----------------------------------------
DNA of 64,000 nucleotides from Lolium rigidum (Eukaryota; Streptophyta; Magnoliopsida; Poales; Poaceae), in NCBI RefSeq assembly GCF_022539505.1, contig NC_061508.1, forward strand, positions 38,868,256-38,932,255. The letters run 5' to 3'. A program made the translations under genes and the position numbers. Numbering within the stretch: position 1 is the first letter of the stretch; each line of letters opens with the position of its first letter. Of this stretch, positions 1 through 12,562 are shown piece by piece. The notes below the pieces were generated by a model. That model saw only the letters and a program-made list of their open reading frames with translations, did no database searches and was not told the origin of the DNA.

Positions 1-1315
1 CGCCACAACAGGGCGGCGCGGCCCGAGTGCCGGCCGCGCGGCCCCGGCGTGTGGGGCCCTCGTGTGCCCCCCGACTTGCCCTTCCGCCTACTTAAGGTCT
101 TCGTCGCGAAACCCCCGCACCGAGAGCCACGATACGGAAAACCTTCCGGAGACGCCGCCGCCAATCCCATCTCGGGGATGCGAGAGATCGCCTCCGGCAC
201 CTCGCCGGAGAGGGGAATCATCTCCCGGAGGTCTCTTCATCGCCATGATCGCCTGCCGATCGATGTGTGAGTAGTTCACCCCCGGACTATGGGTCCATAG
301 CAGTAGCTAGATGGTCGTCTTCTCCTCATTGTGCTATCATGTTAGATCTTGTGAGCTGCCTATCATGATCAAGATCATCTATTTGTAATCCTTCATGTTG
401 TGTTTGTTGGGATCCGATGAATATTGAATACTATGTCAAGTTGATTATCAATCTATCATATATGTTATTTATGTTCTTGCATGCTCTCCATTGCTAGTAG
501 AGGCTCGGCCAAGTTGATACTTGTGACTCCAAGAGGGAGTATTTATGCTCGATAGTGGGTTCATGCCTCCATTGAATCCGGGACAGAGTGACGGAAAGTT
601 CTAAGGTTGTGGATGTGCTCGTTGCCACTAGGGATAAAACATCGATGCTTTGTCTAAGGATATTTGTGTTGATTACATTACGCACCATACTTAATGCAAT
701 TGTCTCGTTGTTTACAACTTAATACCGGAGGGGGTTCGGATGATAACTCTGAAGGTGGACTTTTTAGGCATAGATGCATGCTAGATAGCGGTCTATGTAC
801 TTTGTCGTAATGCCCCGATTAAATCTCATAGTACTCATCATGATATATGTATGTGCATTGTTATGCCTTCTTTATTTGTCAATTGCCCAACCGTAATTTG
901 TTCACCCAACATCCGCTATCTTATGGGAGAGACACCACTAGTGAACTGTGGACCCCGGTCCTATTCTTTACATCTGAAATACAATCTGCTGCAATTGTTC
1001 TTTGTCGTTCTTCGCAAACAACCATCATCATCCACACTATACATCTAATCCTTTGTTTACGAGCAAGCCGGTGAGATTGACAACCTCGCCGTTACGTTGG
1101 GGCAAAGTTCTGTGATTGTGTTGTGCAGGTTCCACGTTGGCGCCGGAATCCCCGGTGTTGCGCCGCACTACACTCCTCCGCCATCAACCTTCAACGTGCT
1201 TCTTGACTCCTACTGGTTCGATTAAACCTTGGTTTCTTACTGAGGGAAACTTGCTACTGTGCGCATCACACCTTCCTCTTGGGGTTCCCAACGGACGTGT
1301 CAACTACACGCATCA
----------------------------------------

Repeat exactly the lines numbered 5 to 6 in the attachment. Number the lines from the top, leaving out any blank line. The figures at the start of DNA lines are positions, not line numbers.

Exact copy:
201 CTCGCCGGAGAGGGGAATCATCTCCCGGAGGTCTCTTCATCGCCATGATCGCCTGCCGATCGATGTGTGAGTAGTTCACCCCCGGACTATGGGTCCATAG
301 CAGTAGCTAGATGGTCGTCTTCTCCTCATTGTGCTATCATGTTAGATCTTGTGAGCTGCCTATCATGATCAAGATCATCTATTTGTAATCCTTCATGTTG